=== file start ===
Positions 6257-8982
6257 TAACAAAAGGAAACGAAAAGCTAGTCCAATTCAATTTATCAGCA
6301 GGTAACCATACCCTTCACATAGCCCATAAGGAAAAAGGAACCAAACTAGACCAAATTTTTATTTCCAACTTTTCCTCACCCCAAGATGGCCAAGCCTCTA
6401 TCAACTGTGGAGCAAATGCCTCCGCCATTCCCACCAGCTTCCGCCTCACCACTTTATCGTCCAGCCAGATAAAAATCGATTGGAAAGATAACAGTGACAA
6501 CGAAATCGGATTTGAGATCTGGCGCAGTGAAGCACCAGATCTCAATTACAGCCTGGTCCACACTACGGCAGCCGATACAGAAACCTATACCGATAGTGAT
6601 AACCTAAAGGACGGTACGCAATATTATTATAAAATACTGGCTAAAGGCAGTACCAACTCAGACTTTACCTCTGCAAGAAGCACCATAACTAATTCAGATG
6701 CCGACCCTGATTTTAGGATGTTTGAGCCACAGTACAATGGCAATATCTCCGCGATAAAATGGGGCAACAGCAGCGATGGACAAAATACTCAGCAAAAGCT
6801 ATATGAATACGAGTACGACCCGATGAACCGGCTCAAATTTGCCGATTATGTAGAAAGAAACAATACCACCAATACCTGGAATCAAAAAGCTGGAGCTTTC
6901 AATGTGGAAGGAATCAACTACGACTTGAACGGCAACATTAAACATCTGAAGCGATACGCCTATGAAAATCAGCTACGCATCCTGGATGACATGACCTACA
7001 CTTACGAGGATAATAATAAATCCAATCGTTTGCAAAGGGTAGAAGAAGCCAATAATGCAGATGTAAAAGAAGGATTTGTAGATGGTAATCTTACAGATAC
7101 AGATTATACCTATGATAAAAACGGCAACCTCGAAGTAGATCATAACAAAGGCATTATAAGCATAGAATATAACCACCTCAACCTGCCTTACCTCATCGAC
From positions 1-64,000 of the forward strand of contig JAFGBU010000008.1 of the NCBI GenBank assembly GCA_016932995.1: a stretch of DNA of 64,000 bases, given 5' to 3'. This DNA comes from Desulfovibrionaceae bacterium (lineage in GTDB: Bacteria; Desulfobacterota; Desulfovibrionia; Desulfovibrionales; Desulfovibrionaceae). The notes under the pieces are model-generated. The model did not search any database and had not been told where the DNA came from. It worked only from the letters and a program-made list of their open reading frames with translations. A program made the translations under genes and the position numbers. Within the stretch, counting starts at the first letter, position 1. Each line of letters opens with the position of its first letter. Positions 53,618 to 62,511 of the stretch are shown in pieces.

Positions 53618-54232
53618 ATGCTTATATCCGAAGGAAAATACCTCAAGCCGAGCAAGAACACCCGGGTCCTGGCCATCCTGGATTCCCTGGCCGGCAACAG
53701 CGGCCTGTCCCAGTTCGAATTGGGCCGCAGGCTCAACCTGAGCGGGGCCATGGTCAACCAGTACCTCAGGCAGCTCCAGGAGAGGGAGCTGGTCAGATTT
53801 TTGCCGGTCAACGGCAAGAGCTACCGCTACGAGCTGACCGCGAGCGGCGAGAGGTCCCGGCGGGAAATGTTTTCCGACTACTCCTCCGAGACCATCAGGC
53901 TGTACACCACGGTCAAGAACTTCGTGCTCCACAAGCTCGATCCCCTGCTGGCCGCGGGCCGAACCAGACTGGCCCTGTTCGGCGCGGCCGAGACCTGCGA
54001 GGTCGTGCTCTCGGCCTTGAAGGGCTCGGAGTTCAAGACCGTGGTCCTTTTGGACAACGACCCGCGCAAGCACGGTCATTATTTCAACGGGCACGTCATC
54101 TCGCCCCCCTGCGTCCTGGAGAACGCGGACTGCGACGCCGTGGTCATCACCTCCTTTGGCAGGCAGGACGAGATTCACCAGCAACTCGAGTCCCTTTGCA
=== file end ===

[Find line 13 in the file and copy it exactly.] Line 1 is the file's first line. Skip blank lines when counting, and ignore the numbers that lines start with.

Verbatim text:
Positions 53618-54232